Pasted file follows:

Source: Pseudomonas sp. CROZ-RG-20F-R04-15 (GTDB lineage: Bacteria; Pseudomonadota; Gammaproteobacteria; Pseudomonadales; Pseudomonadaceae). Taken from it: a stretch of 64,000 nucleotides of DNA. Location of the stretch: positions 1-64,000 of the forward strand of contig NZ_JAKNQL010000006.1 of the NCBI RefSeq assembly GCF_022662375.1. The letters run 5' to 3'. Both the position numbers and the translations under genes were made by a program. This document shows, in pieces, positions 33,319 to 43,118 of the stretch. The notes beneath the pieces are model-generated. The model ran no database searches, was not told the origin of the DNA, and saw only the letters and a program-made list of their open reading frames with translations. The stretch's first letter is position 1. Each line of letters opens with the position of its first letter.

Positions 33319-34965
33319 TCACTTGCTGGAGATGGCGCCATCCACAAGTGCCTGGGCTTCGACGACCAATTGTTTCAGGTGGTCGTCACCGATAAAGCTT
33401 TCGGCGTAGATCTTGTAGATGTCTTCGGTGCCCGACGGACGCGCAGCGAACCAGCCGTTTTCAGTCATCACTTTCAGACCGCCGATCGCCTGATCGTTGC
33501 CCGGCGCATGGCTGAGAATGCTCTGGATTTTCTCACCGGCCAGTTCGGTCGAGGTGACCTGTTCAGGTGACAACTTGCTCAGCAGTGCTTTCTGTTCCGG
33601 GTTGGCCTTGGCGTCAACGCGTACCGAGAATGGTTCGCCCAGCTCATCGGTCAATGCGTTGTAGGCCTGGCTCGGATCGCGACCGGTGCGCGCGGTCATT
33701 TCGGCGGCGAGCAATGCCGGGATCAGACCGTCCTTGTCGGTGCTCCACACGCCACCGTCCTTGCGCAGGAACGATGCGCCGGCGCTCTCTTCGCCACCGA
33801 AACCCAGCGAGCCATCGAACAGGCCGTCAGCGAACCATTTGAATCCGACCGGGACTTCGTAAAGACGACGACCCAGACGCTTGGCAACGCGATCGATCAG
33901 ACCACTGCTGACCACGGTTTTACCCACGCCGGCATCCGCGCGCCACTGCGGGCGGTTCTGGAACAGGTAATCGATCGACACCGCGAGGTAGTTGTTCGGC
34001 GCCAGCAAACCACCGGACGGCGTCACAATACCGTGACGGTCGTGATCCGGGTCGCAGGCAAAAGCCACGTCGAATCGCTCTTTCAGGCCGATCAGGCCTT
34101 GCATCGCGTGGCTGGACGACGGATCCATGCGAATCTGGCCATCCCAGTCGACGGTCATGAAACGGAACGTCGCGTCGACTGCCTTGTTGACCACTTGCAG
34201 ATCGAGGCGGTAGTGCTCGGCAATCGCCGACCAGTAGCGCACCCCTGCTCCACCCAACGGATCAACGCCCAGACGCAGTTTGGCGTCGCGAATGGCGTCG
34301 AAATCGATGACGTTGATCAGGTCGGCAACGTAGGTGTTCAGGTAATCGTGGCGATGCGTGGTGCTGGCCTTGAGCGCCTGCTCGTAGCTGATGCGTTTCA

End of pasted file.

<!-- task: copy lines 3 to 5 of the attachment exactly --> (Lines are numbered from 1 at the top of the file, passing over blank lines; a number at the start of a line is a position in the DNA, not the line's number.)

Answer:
33319 TCACTTGCTGGAGATGGCGCCATCCACAAGTGCCTGGGCTTCGACGACCAATTGTTTCAGGTGGTCGTCACCGATAAAGCTT
33401 TCGGCGTAGATCTTGTAGATGTCTTCGGTGCCCGACGGACGCGCAGCGAACCAGCCGTTTTCAGTCATCACTTTCAGACCGCCGATCGCCTGATCGTTGC
33501 CCGGCGCATGGCTGAGAATGCTCTGGATTTTCTCACCGGCCAGTTCGGTCGAGGTGACCTGTTCAGGTGACAACTTGCTCAGCAGTGCTTTCTGTTCCGG